Friday, April 20, 2018

Friday's New York Times puzzle solved: April 20, 2018

My time: 11:35, not too bad!

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A Friday themeless by Joel Fagliano with some quality rare fill: E-COMMERCE ("Net sales" --- a pun!), DEEP STATE, EAZY-E, DECK CHAIR, END OF AN ERA, GLOM, HIS 'N' HERS, WINEGLASS ("household item usually stored upside down") and others.

Oh, and it's apparently the TWENTY-FIVE / THOUSANDTH puzzle published in the New York Times, but I guess that isn't interesting enough to construct a theme around.

"Fastener with a crosspiece" is T-BOLT.

The oddly-spelled APOLO OHNO, eight-time Olympic medalist in speed skating, was a big name in the news in 2002.  His last Olympics was in Vancouver in 2010, where he won two bronze.

THIRSTY is clued here as "desperately in need of approval, in modern slang."  According to all the post-millennial-penned crap I've read on Buzzfeed and its ilk, that word means "horny for men."  But this Merriam-Webster article has a good overview of the word's use.

"Under the specified word, in a reference book" is the definition of SUB VOCE, not to be confused with sotto voce.

I couldn't have told you that KAREEM Abdul-Jabbar has the number 33, or that it was retired by the Lakers in 1989.

"Prefix with -genetic" is EPI-, meaning on, over, before, or near.  Epigenetics is the study of heritable changes in gene expression (active versus inactive genes) that do not involve changes to the underlying DNA sequence.

I don't think I've ever encountered the mnemonic "Eat An Apple As A Nighttime Snack" for the names of the CONTINENTS.  It's laughably useless, since the list itself is so short you may as well memorize them rather than those seven words.  Why not "Aryans Apply Eugenics Always, North And South?"

I'm familiar with Paul KLEE'S work, but apparently not enough to recognize the names of his paintings Cat and Bird and The Goldfish.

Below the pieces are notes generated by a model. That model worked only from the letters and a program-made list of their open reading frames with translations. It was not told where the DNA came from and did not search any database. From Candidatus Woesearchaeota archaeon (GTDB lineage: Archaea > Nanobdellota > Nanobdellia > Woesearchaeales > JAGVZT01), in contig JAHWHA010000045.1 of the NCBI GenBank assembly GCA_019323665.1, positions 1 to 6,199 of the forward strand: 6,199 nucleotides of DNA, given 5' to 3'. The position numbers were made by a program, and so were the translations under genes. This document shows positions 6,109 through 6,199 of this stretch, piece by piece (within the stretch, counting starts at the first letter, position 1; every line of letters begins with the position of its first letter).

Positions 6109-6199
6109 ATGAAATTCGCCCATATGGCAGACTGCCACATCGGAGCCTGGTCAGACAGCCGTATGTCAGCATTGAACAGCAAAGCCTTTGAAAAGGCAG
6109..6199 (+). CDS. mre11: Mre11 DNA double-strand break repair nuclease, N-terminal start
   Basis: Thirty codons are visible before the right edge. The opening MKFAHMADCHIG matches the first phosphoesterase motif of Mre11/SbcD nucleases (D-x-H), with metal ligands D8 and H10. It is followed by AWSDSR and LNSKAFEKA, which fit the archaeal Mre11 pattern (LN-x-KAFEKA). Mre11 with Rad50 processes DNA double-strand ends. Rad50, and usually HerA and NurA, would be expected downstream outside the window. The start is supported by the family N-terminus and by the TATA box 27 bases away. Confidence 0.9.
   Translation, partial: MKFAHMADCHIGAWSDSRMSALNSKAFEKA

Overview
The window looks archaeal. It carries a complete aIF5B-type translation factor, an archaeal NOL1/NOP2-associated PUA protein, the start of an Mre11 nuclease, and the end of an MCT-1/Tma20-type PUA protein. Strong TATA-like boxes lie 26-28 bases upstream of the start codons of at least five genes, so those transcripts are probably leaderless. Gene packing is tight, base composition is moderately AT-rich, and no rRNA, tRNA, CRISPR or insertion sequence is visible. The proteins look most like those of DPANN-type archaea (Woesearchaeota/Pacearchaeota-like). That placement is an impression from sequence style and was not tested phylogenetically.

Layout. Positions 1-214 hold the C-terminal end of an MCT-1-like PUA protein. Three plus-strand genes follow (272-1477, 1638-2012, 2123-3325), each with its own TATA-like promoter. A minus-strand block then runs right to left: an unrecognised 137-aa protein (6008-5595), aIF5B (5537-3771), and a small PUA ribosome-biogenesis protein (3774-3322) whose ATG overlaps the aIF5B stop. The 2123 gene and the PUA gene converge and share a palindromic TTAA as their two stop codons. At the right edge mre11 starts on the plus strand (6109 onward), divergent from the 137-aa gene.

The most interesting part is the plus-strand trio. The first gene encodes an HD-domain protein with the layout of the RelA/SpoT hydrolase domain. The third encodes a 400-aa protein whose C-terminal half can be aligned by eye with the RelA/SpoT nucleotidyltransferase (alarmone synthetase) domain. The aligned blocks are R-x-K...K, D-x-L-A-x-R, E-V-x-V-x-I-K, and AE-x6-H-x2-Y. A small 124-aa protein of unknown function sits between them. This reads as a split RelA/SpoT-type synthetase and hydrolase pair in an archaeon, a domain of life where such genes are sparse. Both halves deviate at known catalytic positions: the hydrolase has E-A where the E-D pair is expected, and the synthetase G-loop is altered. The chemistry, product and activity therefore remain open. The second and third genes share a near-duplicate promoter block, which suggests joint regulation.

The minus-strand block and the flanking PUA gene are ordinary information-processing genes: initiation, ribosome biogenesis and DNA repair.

An otter's den is apparently a HOLT, also called a couch or sometimes a hover.

I know who Tycho BRAHE is.  Here he is clued as Johannes Kepler's "contemporary and assistant."  But it's the other way around!  Kepler was hired to be Brahe's assistant!  Tycho died very soon after engaging Kepler's services, and Kepler went on to steal Tycho's work.

Not being a geography buff, I couldn't say what cities are on the Elbe.  Apparently HAMBURG is.

Clever clues: "Class struggle?" is TEST.  "Put in play?" is CAST.  "Pocket of the Mideast" is PITA BREAD.  "Back now after going out?" is RELIT.

YEESH, that's a lot of new and uncertainly-learned material! Still, I didn't do too badly, all things considered.  A good challenge, with nice fresh fill and careful cluing. 

3 comments:

  1. We had fun with this one, except! Had never heard of the Ohno dude -- seriously, speed skating? -- and there was enought randomness in the cross that we spent ten or twelve minutes in the stupid game of "sub out all the letters." We also shared your laugh at a mnemonic for the names of the continents. It would work better as a mnemonic for a healthful eating practice for a night shift employee.

    ReplyDelete
    Replies
    1. Yes, I had *RESINS for ROSINS at first which gave me APOLO *OHNE. And otter's den and prefix for genetic didn't help much either.

      Delete
  2. THINKS. "Man, this job is so boring! Can't wait for seven a.m. when I can go home. It's so dead here. What was I supposed to do again? Something about my lunch? Oh yeah! Eat an apple as a nighttime snack! Thanks, mnemonic!"

    (*crunch*)

    ReplyDelete

Sunday's New York Times crossword puzzle solved: August 2, 2020

My time: 23:35 , not great but still faster than average. Theme: dropping the final "g" of well-known phrases, moving the "g&...